Here is a question for the blog clinic from Colin (not his real name) who is a landlord:
I am the unfortunate landlord of some ‘tenants from hell’. I have received numerous complaints about their behaviour, which has ranged from excessive noise to criminal damage. There are also suspicions of drug-taking on the premises.
The council recommended that I serve notice on them, which I did. The tenants have responded by saying that they will not leave, quoting protection from eviction and claiming victimization.
Finally a couple of weeks ago the police attended an incident and arrested one of the tenants but they were released with only a caution. The local anti-social behaviour unit have now told me that if the tenants do not leave then the property will be boarded up by the police – at my expense!
I may be wrong but this doesn’t sound right to me, especially as I have already applied for a (very expensive) court order. Can they actually enforce this or is it just hot air?
Police powers are not an area I know much about, so I put this question up to see what others have to say about it.
If they do have the power to board up the property though (and they may have), then I don’t think they can actually send you a bill and require you to pay for this work while the property is let to someone else – if anyone is liable for the cost it will be the tenants.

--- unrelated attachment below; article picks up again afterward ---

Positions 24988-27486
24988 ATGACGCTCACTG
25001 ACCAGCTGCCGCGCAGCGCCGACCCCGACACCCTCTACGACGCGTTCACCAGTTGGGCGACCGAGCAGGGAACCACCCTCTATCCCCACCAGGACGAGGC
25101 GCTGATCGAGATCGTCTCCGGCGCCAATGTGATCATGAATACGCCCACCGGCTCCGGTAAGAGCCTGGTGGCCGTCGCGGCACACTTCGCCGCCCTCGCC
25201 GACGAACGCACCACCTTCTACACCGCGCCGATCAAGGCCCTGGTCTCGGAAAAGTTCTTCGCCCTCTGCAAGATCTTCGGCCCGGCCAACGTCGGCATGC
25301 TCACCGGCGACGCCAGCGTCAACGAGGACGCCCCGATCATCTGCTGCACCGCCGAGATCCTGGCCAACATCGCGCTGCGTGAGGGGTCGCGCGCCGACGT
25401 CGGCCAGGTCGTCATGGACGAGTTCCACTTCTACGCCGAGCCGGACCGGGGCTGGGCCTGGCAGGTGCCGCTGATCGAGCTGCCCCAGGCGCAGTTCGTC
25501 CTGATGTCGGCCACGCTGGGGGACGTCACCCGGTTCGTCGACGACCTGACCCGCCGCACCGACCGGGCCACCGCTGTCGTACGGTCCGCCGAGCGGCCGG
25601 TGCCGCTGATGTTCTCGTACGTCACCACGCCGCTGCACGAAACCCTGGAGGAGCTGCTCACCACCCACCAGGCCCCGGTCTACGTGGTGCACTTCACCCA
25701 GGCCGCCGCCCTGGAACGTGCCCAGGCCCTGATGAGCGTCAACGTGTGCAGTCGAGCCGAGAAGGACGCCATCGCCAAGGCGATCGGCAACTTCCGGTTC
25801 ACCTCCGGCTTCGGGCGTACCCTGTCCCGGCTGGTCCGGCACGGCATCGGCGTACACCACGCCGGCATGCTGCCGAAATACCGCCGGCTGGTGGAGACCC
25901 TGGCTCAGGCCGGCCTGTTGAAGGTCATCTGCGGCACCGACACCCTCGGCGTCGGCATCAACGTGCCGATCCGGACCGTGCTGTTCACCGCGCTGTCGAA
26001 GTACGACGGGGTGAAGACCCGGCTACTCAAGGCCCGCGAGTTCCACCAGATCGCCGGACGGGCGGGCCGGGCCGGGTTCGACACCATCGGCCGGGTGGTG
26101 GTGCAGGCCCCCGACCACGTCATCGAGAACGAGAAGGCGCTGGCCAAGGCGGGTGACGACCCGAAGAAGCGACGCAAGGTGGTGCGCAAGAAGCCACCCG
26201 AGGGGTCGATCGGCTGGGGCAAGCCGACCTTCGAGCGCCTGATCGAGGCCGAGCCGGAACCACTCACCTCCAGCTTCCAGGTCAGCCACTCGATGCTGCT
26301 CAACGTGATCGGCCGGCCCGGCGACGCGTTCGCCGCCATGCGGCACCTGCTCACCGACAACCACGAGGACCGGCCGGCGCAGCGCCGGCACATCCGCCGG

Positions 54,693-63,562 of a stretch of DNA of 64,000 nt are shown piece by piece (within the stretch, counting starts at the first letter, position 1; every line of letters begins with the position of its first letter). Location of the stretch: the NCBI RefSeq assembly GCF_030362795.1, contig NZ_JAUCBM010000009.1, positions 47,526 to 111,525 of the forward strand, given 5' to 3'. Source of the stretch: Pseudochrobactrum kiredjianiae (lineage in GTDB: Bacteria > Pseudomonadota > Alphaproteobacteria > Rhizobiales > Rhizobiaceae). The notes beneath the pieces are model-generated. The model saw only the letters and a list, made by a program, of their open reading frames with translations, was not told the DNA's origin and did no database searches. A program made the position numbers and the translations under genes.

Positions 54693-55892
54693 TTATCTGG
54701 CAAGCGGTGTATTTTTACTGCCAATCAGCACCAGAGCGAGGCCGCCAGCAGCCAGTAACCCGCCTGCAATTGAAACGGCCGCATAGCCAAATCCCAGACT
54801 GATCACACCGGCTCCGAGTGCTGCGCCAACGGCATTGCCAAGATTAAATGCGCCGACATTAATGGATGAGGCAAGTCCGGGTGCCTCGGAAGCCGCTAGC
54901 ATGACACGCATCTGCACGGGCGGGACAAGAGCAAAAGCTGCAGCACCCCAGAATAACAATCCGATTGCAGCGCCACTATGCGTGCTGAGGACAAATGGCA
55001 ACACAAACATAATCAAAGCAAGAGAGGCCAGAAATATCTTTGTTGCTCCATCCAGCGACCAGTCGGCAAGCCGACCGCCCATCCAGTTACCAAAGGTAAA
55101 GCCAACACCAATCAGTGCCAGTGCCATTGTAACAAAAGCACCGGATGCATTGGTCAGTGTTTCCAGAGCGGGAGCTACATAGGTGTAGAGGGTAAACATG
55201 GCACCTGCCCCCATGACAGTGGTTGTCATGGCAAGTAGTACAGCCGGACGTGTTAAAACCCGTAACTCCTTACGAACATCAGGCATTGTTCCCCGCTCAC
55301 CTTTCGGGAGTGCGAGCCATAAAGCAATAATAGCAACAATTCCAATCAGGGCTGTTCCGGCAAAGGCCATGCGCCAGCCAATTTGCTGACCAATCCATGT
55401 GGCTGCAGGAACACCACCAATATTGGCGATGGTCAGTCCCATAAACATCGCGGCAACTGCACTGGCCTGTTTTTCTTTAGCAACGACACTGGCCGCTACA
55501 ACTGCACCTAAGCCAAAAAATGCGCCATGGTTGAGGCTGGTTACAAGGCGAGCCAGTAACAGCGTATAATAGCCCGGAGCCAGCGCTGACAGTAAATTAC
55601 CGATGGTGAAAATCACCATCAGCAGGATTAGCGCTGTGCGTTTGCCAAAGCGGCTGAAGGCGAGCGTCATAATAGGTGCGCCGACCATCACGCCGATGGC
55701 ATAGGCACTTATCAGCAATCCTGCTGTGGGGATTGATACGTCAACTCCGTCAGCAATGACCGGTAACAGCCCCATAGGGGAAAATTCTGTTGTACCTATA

However you will ultimately be out of pocket as when the property reverts to you, you will have to remove the boarding before you can re-let to another tenant.
You will of course be able to deduct the cost from the tenants deposit, but I suspect that this will just be one of many items and that the deposit will not cover them all. (You may want to see what your insurances covers though).
A letter to the Council
I suggest you write back to the Council saying that you are bringing proceedings for possession but that you are unable to do anything else to hasten the tenants departure as this will put you in breach of the Protection from Eviction Act 1977.
You could then add maybe, that the Protection from Eviction Act makes it a criminal act to deprive any residential occupier of their occupation of the premises and that you trust they are not suggesting that you should put yourself in breach of the law by doing this. As if so you will wish to make a formal complaint about it.
Go on to say that you are unaware of any legal power to charge you for boarding up the property where tenants exhibit anti social behaviour and can they please let you know their precise legal authority for saying this so you can take legal advice.
Breach of natural justice?
My understanding of the law is that landlords cannot be held legally liable for the acts of their tenants – none of us are liable for things that are done by someone else (save possibly our children and employees acting in the course of their employment).
I know that there is a move towards making landlords liable for their tenants though, and it looks as if some local authorities are taking this view.
Hopefully at some stage there will be a legal challenge to this – perhaps from the landlords associations.
For example I would have thought that there is an argument that any law making someone legally liable for the acts of another human being over whom they have no control, would be in breach of natural justice or maybe ultra vires.
Although it does not, on a quick glance, seem to be strictly in breach of the Human Rights Act.